A couple of weeks ago I asked the following question on Facebook:

If you could only learn 5 Spanish words or phrases for the Camino, what would they be?

I got many answers. The 2 most popular words were por favor (please) and gracias (thank you), closely followed by ¿Cuánto cuesta? (How much is it?) and vino tinto (red wine). Vino blanco (white wine) was a bit less popular.

After those, there were many different suggestions that I’ll try to organise. These are your words:

  • Greetings

Buen Camino. This doesn’t need a translation, right?

Hola (hello) can be used any time of the day.

Buenos días (good morning). This one is specifically for the morning, which technically ends at midday, but in Spain we stretch it till lunchtime; Spanish lunchtime, that is. After 13.30-14.00 (1.30-2.00pm) you can start saying buenas tardes (good afternoon/evening) until around 21.00 (9.00pm). Then you can say buenas noches (good evening/night). For pronunciation and to learn more about different customs regarding greetings, check the second part of my interview with Kelli.

  • Food and drink

Next in popularity after vino tinto and vino blanco were café con leche and café americano. Cerveza (beer) came in third position.

Tortilla (potato omelette) was the only food mentioned. For the pronunciation and the recipe, check this post.

  • Accommodation

¿Tiene una cama para esta noche? (Do you have a bed for tonight?)

Habitación privada (private room)

You can also combine both and say ¿Tiene una habitación privada (para esta noche)? (Do you have a private room (for tonight)?).

  • Miscellaneous

¿Habla inglés? (Do you speak English?).

Más despacio, por favor (more slowly, please). Very handy when someone is talking to you and you need them to slow down in order to understand what they are saying.

¿Dónde está…? (Where is…?). Check my interview with Susan Jagannath for more on this.

¿Cuándo es la próxima misa? (When is the next mass?).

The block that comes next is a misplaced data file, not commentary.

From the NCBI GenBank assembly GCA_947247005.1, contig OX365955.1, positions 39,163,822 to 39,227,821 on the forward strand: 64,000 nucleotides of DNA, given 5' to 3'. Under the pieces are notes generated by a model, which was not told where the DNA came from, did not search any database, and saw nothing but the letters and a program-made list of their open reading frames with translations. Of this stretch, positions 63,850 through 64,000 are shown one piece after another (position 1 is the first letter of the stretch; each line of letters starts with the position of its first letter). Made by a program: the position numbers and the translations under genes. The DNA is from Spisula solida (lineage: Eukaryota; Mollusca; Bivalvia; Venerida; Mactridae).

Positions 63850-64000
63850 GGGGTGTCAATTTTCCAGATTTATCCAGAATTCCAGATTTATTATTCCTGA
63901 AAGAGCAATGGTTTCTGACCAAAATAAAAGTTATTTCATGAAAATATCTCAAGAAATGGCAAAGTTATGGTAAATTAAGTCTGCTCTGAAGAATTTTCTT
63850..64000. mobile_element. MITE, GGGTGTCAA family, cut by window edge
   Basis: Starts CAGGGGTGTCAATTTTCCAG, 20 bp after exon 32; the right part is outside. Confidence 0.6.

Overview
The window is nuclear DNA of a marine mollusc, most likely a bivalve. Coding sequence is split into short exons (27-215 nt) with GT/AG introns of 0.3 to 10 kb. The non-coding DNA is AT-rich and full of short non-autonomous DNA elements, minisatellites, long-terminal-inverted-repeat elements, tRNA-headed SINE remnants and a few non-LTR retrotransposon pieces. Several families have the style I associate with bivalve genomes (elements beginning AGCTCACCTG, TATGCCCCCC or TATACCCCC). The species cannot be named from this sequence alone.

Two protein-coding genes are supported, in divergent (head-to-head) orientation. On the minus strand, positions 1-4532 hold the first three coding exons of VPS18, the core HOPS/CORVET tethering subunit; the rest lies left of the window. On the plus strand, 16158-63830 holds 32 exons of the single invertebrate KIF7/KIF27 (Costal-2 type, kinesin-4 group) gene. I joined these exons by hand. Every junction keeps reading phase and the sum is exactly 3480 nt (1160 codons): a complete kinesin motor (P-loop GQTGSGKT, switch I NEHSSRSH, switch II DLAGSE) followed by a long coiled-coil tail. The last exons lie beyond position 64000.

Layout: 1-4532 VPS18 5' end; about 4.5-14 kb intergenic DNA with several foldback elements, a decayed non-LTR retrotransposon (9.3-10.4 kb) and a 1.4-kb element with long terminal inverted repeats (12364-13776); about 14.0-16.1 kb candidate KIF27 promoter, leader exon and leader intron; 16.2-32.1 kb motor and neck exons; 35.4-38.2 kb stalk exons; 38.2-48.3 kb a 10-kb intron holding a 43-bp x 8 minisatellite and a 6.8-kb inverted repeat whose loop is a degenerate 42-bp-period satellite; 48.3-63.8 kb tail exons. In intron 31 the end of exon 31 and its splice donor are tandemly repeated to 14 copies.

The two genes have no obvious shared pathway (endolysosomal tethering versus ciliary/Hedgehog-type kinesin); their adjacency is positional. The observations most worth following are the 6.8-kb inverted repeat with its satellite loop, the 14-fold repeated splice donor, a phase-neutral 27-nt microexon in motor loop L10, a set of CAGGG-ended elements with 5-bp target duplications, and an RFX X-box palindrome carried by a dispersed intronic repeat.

¿A qué hora es la cena? (At what time is dinner?). You can use this in albergues that serve communal dinners as well as in restaurants.

Necesito una bolsa de hielo (I need a bag of ice). Or just necesito (I need) + whatever it is you need.


  • The toilet

¿Dónde está el baño? (Where is the toilet?). This particular phrase proved to be quite controversial, with people arguing what the right word for “toilet” is. The truth is that there are 4 words I can think of you can use for toilet:

First of all, we have cuarto de baño, which is a bathroom with toilet, sink and bath/shower, so we would NOT use this for the toilets in a café, for instance.

However, the short version baño means bathroom too but it has some extra meanings: it can also be a bath (as in taking a bath or even a swim), bathtub or toilets. All of these definitions are included in the dictionary; don’t let anyone correct you!

Servicio, aseo and lavabo are 3 more words that can be used to refer to toilets in public places. I’m not sure if there is a regional preference, but I can guarantee that they are all valid and all in use.

Aseo means cleanliness or cleaning in general; or a “bathroom” with just a toilet and sink, but no bath/shower.

Servicio means service, in general. It can be used in other contexts, not just when talking about toilets.

Finally, a lavabo is the type of sink you can find in bathrooms/toilets. By extension, we use this word to refer to toilets in public places.

Would you like to add anything to this list? You can leave your suggestions in a comment!


Your words


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¡Buen Camino!